New Political Cinema: ‘The Front Runner’

Film

‘The Front Runner’ marks a boundary change in political reporting.

In the seventies, Hollywood went into politics – at least the Left did, and there’s a fine legacy headed by the endlessly rewatchable ‘All the President’s Men’. Political tales make for fine drama although there’s a tendency to turn them into satires like ‘Wag The Dog’, ‘Bulworth’, ‘War Machine’ or ‘The Death of Stalin’. Imagine a film now that tried to satirise the Trump years. Such films have more resonance when played straight. But how do you dramatise events that mostly unfold in the drab offices of middle-aged white men? You pick crisis points and go behind the scenes. This is what James Graham has done with his Brexit drama.

I’d list ‘Seven Days in May’, ‘Milk’, ‘The Ides of March’, ‘Petain’, ‘The Parallax View’, ‘Three Days of the Condor’, ‘The Manchurian Candidate’, ‘The Battle of Algiers’, ‘Frost/Nixon’, ‘Syriana’, ‘Z’, ‘Salvador’, ‘The Last King of Scotland’ and ‘Missing’ among the top contenders, although there’s a surprisingly wide range to choose from. Steven Spielberg’s ‘The Post’ chose to tell the story of the release of the Pentagon Papers in 1971 by Daniel Ellsberg, which exposed the criminal deceit over Indochina/Vietnam conducted by successive presidents, but contained the best and worst of the director’s tics.

Now we have Adam McKay’s knockout ‘Vice’, about the pernicious, toxic agenda of Dick Cheney, told in the kind of freewheeling style he used for ‘The Big Short’, and ‘The Front Runner’, in which Hugh Jackman plays Senators Gary Hart, who wrecked his chances in the 1988 Democratic election because he failed to understand the press’s prurience about his private life when he was concentrating on outlining policy. He simply could not see what the personal and the public had to do with one another, in much the same way that Alan Turing failed to understand why his sex life had anything to do with his pioneering work.

He was right, of course, if naive; unorthodox private arrangements have nothing to do with leadership because becoming POTUS is not remotely in the realm of normality. The landscape changed under Hart”s feet even while he was on the campaign trail; the press turned away from the careful gathering of data that marks ‘All the President’s Men’ as such an elegant work and became a howling, mudslinging wolf pack.

But Hart was a skirt-chaser who would have been tripped up at some point. The shock here is seeing how the gentleman’s agreement between the press and the White House was torn up. The treatment of political subjects then (cynical, serious, demanding, complex) and now (simplified, button-pushing, interest-invested) is the real story, and as the reviews arrive for the film this month you can expect the press to push back and question their role.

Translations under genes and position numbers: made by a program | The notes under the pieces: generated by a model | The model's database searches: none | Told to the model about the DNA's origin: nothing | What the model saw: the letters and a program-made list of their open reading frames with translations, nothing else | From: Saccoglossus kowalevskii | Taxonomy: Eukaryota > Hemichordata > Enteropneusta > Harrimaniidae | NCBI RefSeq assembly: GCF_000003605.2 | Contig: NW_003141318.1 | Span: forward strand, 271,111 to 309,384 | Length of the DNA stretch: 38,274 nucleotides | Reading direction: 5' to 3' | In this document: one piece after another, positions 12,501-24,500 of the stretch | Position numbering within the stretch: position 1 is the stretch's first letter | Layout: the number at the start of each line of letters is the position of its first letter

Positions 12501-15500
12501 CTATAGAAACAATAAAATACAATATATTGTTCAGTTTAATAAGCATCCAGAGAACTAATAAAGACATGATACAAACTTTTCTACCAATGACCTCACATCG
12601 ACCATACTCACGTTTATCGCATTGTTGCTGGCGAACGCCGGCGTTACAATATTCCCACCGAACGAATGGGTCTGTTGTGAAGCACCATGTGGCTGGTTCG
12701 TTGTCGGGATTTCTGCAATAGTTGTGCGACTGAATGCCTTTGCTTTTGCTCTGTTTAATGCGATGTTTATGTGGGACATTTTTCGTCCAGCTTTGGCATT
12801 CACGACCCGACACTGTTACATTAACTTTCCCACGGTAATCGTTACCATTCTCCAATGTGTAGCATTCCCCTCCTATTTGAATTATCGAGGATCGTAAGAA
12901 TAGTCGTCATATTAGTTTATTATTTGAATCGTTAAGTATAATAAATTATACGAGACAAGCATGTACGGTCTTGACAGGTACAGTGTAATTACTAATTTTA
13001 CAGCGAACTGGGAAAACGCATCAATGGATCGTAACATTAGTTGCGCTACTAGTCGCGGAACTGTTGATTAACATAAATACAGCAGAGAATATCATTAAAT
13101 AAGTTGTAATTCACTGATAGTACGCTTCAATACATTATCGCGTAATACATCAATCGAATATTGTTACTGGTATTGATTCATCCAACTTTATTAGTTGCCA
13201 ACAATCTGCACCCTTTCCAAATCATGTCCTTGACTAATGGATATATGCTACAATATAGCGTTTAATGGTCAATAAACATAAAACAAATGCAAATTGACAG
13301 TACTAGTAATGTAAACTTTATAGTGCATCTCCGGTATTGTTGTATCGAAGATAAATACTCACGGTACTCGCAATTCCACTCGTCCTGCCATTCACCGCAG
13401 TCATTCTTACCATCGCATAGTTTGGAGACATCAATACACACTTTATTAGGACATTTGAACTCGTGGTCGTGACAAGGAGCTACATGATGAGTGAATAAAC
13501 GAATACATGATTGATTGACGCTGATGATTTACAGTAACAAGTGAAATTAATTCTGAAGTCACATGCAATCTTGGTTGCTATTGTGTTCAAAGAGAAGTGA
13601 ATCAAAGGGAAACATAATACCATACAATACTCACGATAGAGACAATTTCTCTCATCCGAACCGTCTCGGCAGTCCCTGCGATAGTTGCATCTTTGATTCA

Thus, ‘The Front Runner’ marks a boundary change in political reporting. This is loosely the point where the public swapped out political issues to be drip-fed showbiz gossip. In twenty years’ time we could be seeing a Donald Trump film that reverses that polarity; the present may find the public dismissing the man to look at his political effect on the world. But I have a feeling that if the Republican press who ignore Trump’s grotesque treatment of women had judged Gary Hart, they would still have vilified him. In politics you can’t second-guess and you never win.

6 comments on “New Political Cinema: ‘The Front Runner’”

  1. Gary Hart says:

    I was at college at the time all this was going on, and boy did I suffer for it.
    That man owes me.

  2. Brooke says:

    “This is loosely the point where the public swapped out political issues to be drip-fed showbiz gossip…” Recall that a financial crisis was brewing in the background, which eventually cost the public billions. At the time, only a few lines in the financial press …

    Forget the cinema versions (The Big Short, the book, is an eye-opener) and press hype of the day–pay attention to the money flows and who benefits.

  3. Wayne Mook says:

    Where would you put Peterloo in this mix of political films?

    I think celebrity was ushered with Reagan, as for the skirt chasing I wonder how JFK would faired in that background that Hart faced. And the press were seen as hard drinking etc. and then wonder why the finger of hypocrisy and looks of disbelief follow them.

    Wayne.

  4. Helen Martin says:

    I’m not sure that the personality cult started with Reagan. How about Washington or Andrew Jackson? As for JFK, he’d never have survived Hart’s treatment. I wonder how much electing the president separately has to do with the personality thing. We had Pierre Trudeau and Churchill got, what was it, one election after the war? Electing the head of government and the head of state in one person seems dangerous to me because you’re asking for too much from one person.

  5. Ian Luck says:

    I had a great idea for a movie about Trump. He’s put in the stocks, and the film is ninety solid minutes of Americans he has let down punching him in the face. No dialogue, no music, just the sound of a six time bankrupt realtor, who has a face like a slapped arse, getting a face like a punched one.

  6. Wayne Mook says:

    Fair point Helen, I guess we could back to the ancient rulers and their epic tales. As someone said, ‘Every generation thinks it invented sex.’

    In a way Trump shows that democracy is working just not in the way we always wish, it shows politicians if the keeps listening to ‘big interests’ instead of people they will do desperate things, at least it’s better than civil war.

    Wayne.

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